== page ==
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CHARACTERIZING CYST MYCOBIOME AND BIOLOGICAL CONTROL OF THE POTATO AND SOYBEAN CYST NEMATODES

thesis
posted on 29.07.2022, 18:37 authored by Blaise JumbamBlaise Jumbam

  

Plant-parasitic nematodes are amongst the most important pathogens impacting crops. Potatoes and soybean are vital crops for rural livelihoods and essential for food security, but their cyst nematode parasites remain a significant constraint globally. Globodera and Heterodera species are amongst the most damaging and internationally recognized quarantine pests of these crops, causing up to 80% yield loss. Their second stage juveniles (J2s) penetrate the host plant root tips and establish a residence close to the vascular bundle from where they extract nutrients as they complete their life cycle. Restrictions of control chemicals have led to an urgent need for alternative control strategies for cyst nematodes. Biological control is a promising alternative control measure, and fungi possess many characteristics that could make them great biological control agents of cyst nematodes. Most nematode populations are thought to be regulated by their natural enemy community. It is unclear which fungi are best adapted as natural enemies of these parasites and how they might do this. This project aimed to (a) characterize and compare the mycobiome diversity of cyst nematode species; (b) isolate and characterize fungi associated with potato and soybean cyst nematodes (c) screen isolated fungi for their efficacy as biocontrol agents against cyst nematodes; and (d) describe any isolated fungi identified as new and having potential for cyst nematode antagonism. Cyst populations were collected from different regions and screened for fungi using culture-based methods. For our next-generation sequence data analysis, we found differences in fungal community assemblages between center of origin of the potato cyst nematode (Peru; South America) and the regions where these nematodes were introduced such as Europe and North America.  There was no significant difference in fungal community assemblages of cysts collected between the years 2019 and 2020. We characterized fungi associated with the cyst nematodes and found that the most frequently isolated genera were Fusarium, Penicillium, Cylindrocarpon, Phoma, Aspergillus and Verticillium. Filtrates from Trichoderma sp. 2, Alternaria alternata, and Fusarium acaciae-mearnsii were toxic on SCN eggs while Purpureucillium lilacinum, Fusarium proliferatum and Aureobasidium ellingtonae sp. nov. were toxic on PCN eggs and juveniles. A new species of Aureobasidium isolated from the potato cyst nematode (Globodera ellingtonae) for the first time, and having biocontrol potentials against this nematode, was also identified, and described.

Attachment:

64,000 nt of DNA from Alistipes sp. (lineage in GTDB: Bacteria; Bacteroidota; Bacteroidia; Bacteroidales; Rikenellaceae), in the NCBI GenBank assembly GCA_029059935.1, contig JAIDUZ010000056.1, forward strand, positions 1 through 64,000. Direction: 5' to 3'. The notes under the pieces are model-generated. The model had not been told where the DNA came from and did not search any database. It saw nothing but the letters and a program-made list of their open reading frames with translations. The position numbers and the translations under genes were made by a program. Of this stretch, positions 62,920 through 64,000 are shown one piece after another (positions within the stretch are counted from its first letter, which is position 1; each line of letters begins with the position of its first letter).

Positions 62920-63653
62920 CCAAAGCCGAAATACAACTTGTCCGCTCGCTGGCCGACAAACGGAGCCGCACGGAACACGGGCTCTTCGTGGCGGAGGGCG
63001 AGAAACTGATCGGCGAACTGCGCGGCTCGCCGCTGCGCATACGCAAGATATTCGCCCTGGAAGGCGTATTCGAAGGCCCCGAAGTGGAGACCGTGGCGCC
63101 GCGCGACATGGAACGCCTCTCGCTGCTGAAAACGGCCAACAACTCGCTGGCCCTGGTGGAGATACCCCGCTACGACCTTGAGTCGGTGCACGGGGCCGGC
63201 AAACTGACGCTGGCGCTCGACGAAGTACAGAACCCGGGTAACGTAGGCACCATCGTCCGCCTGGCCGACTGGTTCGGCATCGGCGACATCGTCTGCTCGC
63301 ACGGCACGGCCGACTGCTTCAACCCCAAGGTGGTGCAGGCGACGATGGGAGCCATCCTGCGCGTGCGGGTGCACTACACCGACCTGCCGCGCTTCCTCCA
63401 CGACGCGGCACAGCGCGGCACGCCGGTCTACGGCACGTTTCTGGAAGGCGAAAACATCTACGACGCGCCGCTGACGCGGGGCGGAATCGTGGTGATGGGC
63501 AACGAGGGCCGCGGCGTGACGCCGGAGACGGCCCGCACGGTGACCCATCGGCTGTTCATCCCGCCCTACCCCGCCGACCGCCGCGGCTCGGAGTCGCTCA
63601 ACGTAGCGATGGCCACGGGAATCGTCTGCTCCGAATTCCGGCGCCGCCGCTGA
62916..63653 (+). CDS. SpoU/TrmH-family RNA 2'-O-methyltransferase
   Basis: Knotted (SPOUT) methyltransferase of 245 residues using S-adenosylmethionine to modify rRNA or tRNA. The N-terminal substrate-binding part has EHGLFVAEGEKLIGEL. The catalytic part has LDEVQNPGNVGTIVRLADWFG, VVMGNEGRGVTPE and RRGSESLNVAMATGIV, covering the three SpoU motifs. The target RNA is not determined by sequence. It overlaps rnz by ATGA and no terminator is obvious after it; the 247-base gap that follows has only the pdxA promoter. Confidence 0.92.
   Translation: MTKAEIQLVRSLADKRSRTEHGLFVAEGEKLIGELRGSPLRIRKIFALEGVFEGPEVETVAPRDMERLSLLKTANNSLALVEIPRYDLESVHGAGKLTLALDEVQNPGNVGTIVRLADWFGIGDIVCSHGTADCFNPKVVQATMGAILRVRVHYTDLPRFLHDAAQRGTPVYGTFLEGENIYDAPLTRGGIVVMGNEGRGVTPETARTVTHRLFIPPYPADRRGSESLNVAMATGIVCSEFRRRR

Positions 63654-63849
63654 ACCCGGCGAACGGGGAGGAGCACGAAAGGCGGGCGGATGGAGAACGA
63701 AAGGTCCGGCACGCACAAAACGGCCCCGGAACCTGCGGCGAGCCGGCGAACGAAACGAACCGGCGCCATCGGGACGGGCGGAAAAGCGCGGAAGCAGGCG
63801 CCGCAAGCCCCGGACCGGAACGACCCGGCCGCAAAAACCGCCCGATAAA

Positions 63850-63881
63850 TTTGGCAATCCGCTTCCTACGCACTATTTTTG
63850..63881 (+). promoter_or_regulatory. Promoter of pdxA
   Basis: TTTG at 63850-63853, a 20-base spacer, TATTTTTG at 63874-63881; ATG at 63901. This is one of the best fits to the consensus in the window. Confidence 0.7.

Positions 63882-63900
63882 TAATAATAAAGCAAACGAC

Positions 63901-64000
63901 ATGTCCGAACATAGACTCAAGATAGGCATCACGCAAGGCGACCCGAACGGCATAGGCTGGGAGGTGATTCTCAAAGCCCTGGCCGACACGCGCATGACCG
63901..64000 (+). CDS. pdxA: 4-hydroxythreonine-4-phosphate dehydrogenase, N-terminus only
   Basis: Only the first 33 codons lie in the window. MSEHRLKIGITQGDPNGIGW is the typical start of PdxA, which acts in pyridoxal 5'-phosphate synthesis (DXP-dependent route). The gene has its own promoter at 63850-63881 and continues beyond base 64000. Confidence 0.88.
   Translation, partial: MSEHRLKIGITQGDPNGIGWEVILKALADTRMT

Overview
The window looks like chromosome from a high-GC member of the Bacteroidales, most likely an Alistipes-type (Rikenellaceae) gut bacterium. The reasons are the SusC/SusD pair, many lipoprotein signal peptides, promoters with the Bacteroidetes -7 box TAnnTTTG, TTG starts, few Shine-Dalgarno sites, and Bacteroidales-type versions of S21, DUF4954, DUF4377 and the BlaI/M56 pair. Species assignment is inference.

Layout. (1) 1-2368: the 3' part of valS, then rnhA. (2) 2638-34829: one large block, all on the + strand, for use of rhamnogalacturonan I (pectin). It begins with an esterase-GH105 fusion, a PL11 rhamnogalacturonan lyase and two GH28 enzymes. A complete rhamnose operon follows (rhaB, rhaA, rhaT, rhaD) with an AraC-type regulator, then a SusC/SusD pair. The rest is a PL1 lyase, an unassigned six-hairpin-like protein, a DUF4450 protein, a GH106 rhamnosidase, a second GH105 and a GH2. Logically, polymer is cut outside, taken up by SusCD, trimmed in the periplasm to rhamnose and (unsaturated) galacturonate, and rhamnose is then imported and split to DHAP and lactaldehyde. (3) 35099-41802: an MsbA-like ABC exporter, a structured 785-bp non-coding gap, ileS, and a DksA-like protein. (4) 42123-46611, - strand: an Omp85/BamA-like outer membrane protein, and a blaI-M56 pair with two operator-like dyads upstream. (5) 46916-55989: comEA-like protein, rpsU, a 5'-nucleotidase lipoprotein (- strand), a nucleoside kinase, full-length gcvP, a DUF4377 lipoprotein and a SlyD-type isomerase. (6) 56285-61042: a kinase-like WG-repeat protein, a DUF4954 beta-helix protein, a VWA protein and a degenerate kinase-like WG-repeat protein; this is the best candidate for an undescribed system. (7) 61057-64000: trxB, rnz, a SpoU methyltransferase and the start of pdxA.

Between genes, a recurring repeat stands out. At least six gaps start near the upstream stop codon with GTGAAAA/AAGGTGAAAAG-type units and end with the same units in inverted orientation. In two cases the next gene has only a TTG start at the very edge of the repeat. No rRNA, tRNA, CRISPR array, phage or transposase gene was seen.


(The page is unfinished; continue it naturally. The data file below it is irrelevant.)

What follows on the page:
Funding

USDA-ARS project 2072-22000-043-00-D

History

Degree Type

Doctor of Philosophy

Department

Botany and Plant Pathology

Campus location

West Lafayette

Advisor/Supervisor/Committee Chair

Mary Catherine Aime

Additional Committee Member 2

Mengiste Tesfaye

Additional Committee Member 3

Inga A. Zasada

Additional Committee Member 4

Christian D. Cruz

Additional Committee Member 5

Lei Zhang